Doodles and Drafts – Getting silly with Candice Lemon-Scott

Silver the Silly Sorcerer Book CoverThat instantaneous feeling of satisfaction and inability to stop reading that occurs when breezing over the first few pages of a new book is often a sign of good things to come. Kids are even more decisive, deducing from line one, what is going to work for them and what is not. That’s why the Little Rocket Series excels from the get go. With edgy compelling reads like Candice Lemon-Scott’s latest release, Silver the Silly Sorcerer.

Just when you thought you’d read all there was to read about wizardry and witchcraft and applauded the 700th Harry Potter look-a-like off the Book Week Parade stage, along comes Silver; struggling child sorcerer who simply seeks to be as sensational a sorcerer as his idol, Merlin.

Sadly Silver is less than spectacular as sorcerers go. He continuously fudges his spells and lives in the shadow of his much brighter sister, Star. After failing his Eggs test, Silver is sent to work as a magician with a travelling circus.

Cirus tentCircus life is harder and more humiliating than Silver ever anticipated. He yearns for home and dreads having to perform magic for the has-been, hard to please Ringmaster. Without the companionship and street smarts of his slick talking pet snake, Slither, Silver’s circus days would be even bleaker than the busted lights of the main-ring.

Miraculously, his clumsy magical failures become the talk of the Big Top. Silver’s silly tricks and slip ups transform him into the star of the circus until he realises he has to truly master the art of transformation and magic if he is to rescue his teacher, escape the circus and rise to Tadpole level. Will he and Slither endure the extremes of showbiz?

Humming with hysterical originality and Lemon-Scott’s hilarious imaginative wordplay, Silver the Silly Sorcerer is a sure fire bet to impress readers 7 years and above plus anyone who is thrilled by bunnies bursting from magic hats like I am. Short, captivating chapters are teeming with Janet Wolf’s full colour illustrations, so vibrant, you can almost smell the popcorn and sawdust. Top marks!

Candice Lemon-And to mark the magical appearance of this marvellous new Little Rockets title, Candice Lemon-Scott joins me at the draft table. Welcome Candice. Please, park your broom* and take a seat…

Q When did you first discover the urge to write for children? What motivates you to continue writing?

I lived in Sydney for a short while. When I first moved I didn’t know anyone (besides my husband) and I had yet to find a job. It was at that time that a children’s story idea just popped into my head one day and I started to spend a couple of hours each day writing it until I found work. It wasn’t anywhere near publishable but it inspired me to keep writing. Finding the motivation to write is easy – I love writing and it’s the best feeling to create an imaginary world where anything you want to happen does.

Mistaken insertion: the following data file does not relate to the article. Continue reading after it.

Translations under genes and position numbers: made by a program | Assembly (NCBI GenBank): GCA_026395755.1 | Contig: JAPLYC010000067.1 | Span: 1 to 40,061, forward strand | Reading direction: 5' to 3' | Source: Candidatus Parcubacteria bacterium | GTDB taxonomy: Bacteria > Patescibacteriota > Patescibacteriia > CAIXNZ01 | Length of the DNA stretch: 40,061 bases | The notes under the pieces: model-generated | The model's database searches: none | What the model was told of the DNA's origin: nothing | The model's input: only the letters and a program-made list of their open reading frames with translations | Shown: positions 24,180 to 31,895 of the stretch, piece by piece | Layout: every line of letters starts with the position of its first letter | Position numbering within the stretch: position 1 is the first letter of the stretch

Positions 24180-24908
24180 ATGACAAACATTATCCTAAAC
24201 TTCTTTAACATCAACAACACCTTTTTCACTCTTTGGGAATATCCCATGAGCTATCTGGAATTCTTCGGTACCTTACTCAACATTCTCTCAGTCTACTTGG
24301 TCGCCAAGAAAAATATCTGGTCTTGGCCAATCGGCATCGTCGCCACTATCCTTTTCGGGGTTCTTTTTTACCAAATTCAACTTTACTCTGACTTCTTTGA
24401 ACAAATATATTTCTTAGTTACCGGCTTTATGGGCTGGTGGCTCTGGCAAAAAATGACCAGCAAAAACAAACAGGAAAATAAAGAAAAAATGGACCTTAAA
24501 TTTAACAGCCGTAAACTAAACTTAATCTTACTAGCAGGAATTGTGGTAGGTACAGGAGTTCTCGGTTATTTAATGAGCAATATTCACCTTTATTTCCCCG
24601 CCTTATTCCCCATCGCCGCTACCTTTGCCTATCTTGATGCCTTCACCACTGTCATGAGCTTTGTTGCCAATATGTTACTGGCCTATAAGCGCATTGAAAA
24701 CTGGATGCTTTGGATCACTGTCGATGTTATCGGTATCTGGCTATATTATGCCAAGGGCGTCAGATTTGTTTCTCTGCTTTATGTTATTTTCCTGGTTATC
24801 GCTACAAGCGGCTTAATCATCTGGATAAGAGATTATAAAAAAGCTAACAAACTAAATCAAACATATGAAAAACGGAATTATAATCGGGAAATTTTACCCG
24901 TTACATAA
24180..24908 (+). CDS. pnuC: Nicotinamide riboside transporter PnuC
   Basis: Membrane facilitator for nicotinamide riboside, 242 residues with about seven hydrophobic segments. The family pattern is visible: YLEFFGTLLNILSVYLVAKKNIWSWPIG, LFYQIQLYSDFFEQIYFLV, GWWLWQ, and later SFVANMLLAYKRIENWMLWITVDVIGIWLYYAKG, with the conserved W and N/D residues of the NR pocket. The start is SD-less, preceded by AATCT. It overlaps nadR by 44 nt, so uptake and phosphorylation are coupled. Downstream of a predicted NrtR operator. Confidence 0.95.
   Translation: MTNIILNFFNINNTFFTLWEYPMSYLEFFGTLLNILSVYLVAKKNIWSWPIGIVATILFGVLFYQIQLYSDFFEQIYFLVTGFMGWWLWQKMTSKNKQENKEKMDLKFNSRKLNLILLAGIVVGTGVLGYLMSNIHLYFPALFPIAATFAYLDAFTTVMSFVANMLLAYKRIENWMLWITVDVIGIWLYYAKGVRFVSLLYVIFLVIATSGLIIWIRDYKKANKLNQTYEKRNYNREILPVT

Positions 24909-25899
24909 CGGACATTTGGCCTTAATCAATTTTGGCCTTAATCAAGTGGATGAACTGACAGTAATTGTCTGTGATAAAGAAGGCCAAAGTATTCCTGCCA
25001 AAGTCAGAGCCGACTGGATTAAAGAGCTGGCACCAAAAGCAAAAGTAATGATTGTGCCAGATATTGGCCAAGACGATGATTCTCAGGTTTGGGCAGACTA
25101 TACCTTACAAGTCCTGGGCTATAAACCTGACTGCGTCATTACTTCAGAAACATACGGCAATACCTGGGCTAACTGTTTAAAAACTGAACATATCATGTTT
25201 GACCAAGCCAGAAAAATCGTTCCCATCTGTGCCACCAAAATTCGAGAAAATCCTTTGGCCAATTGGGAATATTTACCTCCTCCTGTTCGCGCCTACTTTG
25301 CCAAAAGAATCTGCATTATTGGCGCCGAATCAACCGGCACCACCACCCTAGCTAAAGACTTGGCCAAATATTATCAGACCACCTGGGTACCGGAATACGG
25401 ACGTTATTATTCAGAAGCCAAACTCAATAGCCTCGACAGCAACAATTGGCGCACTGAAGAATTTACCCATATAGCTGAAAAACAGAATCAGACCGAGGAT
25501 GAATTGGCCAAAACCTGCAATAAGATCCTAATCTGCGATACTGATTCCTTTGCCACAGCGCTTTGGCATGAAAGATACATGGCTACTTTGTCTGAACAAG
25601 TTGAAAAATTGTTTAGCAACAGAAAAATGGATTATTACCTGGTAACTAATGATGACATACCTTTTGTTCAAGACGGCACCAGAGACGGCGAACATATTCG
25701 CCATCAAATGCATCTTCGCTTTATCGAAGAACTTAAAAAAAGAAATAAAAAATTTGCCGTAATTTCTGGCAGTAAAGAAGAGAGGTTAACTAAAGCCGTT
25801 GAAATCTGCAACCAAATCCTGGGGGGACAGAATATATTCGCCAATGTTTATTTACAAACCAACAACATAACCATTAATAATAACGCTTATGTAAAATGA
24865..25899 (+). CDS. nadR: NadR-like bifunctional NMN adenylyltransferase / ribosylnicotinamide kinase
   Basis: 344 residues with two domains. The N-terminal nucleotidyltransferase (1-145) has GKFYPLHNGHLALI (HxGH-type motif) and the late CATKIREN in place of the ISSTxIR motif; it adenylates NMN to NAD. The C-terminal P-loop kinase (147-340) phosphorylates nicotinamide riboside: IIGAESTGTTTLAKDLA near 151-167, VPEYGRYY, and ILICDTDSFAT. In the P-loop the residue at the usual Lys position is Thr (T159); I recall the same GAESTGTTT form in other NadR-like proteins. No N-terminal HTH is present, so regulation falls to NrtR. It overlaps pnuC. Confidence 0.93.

Q You’ve written a number of chapter books for children and this is your second title in the Little Rocket Series. What appeals to you most about this series of books? What makes them special?

I really love the Little Rockets Series because they’re perfect for kids starting to learn to read independently. They have beautiful brightly coloured illustrations which makes them a fantastic transition from picture book to chapter book. I also love the style of the series because it suits the type of story I like to write – action-packed and humorous and written for the 7 plus age group. There are also some fun things attached like the book-based activities on the Little Rockets website.

Q I am a sucker for magic tricks. How did you conjure up the idea for Silver the Silly Sorcerer? Were you magically inspired?

There was a little bit of magic involved. It began with a case of the dreaded writer’s block. Then one day I found this old story writing computer program. In the program you could mix up three parts of a sentence that were computer generated to create an opening line. I chose, ‘the sorcerer was stuck in a pile of muddy muck.’ It all went from there with the writer’s block magically disappearing as the story evolved.

Q What is your favourite magic trick, most memorable illusion or circus act?

I loved all magic when I was a kid. I remember I was so excited when I was given a magic box as a present. My favourite trick was the one where the seemingly never-ending magical scarf was pulled out of the magician’s hat – simple but fun. That’s probably why the scarf trick makes an appearance in my story.

Q Kids love quirky characters. What inspired your character choice in this book?

From my opening line I figured that this sorcerer must be pretty silly to end up stuck in the mud, which is really how Silver came to life. When I was thinking about how he could get out of the mud Slither the Snake just magically appeared to save the day.

Q Slither, Silver’s pet snake, is a useful and faithful companion. Is he based on any previous pets you had as a kid or perhaps any that you now have?

Gosh, no, I had really regular pets growing up– dogs, cats, birds, rabbits, but there was never a moment in my childhood where I was without one, which shows what an important role pets have played in my life. My eldest daughter is also crazy about reptiles, and now has her own pet blue-tongue lizard, so I’ve learned a great deal about snakes (but not the magical kind).